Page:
'Do I have to keep it on all the time?' Sandra moaned.

'I'm afraid so. It gives us a clear picture of how O'Brien
junior is progressing and how he is adjusting to his entry into the world.'

And what an entry, she thought to herself as she looked again around the room. There were no fewer than three foetal scanners, one beside the other on a specially assembled rack. Harry O'Brien had insisted on three in case the first or even the second should blow a fuse.

'Mr O'Brien,' Morrison informed him starchly when he'd finally choosen the suite for his baby to be born in, 'never once have we had to replace a foetal monitor during a labour. They are checked regularly to make sure such an event does not happen.' She thought she had been firm, making her position clear. She was staking out her territory. This is my playing field, Mr Big Shot. These are my rules. This is not the boardroom of the O'Brien Corporation.

Harry O'Brien listened politely, taking in every word as she gave him a guided tour of the private room and adjoining delivery suite where his young wife would lie. He fixed Morrison with a rheumy eye and placed an arm across her shoulders.

'Sister, I'm sure you're right. I'm sure there's never been a faulty scanner in this great institution of yours. But Sister, let me tell you one thing I know that you don't.'

She moved away from his over familiar gesture and turned to look at him, face to face. His eyes were now hard, cold.

'We make most of the stuff that you guys rely on in this place and I know the quality of the workmanship in some of our plants. So I'm telling
I want at least two backups and I want only new equipment used wherever my wife goes. So you can replace things like that,' he pointed distastefully at a suction machine in the corner of the room, 'and that,' he nodded at the slightly bent IV set fixed to the bedrail.

Morrison had protested long and hard, to O'Brien himself and finally to Luke Conway, the Master of the maternity hospital. Conway and she had been close friends for years and she had watched him progress from junior doctor to registrar and finally, after eight years' extra training in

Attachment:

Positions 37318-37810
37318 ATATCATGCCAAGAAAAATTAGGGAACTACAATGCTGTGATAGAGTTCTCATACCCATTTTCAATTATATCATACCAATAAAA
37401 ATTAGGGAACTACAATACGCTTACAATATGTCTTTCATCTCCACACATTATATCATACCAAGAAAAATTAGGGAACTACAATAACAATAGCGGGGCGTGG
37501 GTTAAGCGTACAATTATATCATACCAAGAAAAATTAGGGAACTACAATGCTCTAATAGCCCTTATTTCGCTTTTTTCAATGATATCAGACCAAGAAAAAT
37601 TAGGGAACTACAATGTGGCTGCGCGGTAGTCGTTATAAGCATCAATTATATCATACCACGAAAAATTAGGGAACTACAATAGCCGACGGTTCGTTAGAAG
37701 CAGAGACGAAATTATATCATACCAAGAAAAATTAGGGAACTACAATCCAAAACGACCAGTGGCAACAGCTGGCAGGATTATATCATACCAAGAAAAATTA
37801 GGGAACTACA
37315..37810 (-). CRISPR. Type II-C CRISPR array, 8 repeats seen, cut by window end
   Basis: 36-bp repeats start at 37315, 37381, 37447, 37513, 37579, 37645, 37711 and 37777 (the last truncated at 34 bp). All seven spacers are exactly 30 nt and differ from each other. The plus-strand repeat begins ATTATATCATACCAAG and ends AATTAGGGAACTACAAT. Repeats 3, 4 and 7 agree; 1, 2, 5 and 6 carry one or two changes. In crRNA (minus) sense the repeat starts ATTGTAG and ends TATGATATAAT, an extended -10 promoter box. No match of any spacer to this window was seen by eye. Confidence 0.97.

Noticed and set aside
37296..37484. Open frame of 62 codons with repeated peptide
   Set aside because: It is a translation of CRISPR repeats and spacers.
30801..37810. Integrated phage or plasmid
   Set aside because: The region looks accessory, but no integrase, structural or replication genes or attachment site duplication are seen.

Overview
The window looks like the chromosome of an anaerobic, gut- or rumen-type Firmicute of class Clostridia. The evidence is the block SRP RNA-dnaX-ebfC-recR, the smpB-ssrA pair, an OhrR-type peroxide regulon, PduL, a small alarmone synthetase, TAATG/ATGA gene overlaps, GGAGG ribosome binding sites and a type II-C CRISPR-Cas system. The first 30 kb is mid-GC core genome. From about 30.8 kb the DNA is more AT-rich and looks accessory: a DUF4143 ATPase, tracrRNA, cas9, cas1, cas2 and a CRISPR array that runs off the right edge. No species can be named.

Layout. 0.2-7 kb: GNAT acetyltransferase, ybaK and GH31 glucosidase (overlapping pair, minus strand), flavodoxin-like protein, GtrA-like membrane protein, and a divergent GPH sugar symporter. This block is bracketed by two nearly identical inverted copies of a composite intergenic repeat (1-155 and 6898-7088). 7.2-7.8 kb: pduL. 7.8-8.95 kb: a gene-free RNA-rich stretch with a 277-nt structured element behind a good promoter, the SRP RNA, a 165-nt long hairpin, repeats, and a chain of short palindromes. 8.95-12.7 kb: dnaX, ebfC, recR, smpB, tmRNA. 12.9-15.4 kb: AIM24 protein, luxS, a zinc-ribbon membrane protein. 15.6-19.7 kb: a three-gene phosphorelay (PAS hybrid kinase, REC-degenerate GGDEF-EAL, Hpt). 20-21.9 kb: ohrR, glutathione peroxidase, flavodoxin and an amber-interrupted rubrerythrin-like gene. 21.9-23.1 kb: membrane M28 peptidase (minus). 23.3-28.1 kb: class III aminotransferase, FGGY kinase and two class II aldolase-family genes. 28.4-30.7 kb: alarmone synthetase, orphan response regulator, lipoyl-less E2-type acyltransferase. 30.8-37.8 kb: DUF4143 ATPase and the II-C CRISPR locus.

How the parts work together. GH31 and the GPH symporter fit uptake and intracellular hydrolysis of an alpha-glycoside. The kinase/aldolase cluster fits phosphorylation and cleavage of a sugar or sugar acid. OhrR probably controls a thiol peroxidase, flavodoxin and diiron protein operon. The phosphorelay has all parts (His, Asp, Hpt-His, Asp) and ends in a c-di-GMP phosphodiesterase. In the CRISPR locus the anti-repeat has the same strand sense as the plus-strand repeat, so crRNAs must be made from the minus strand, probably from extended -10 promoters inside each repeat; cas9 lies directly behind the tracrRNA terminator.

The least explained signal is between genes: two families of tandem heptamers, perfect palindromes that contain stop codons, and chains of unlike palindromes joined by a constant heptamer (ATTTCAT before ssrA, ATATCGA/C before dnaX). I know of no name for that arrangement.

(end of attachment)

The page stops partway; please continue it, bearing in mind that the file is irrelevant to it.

Canada, to consultant. Conway was possibly the only one in the hospital who knew more than Morrison about labour and the safe delivery of babies. His eventual promotion to Master, medical and administrative head of the hospital, was a fitting tribute to his skills and knowledge.

'Luke,' she complained angrily after O'Brien's visit, 'that bastard's treating this place like one of his corporation power plays. He wants to actually take over… Jesus, can you believe it?… he wants to actually take over room three and the delivery suite for a whole month. He says he's going to get the frigging room decorated again and replace every frigging piece of equipment!' She could barely contain her anger. 'I mean, really now Luke, this is going to be a frigging media circus, not a birth.'

Conway sat across the table from her in his office, listening to her anger grow. He brushed a nonexistent piece of fluff off his jacket sleeve and straightened his bow tie when she finished. A tall and graceful man, he exuded confidence and stability, a man at ease with his position in life. He always dressed soberly, usually in a pinstripe suit with crisp white shirt and bow tie. Like most gynaecologists he found traditional long ties interfered with his manipulations during intimate examinations. He reached across and took both Morrison's hands in his own and held them gently. For a moment he said nothing and just stared at the large, strangely rough hands now held in his own. How many babies have been eased into the world by those hands, he thought briefly to himself. He looked up to find Morrison staring at him in surprise.

'June,' he said, not letting her hands go, 'June, every word you say is absolutely true and I'm embarrassed I ever got the hospital into this situation. But you know the background and the current state of the hospital finances.'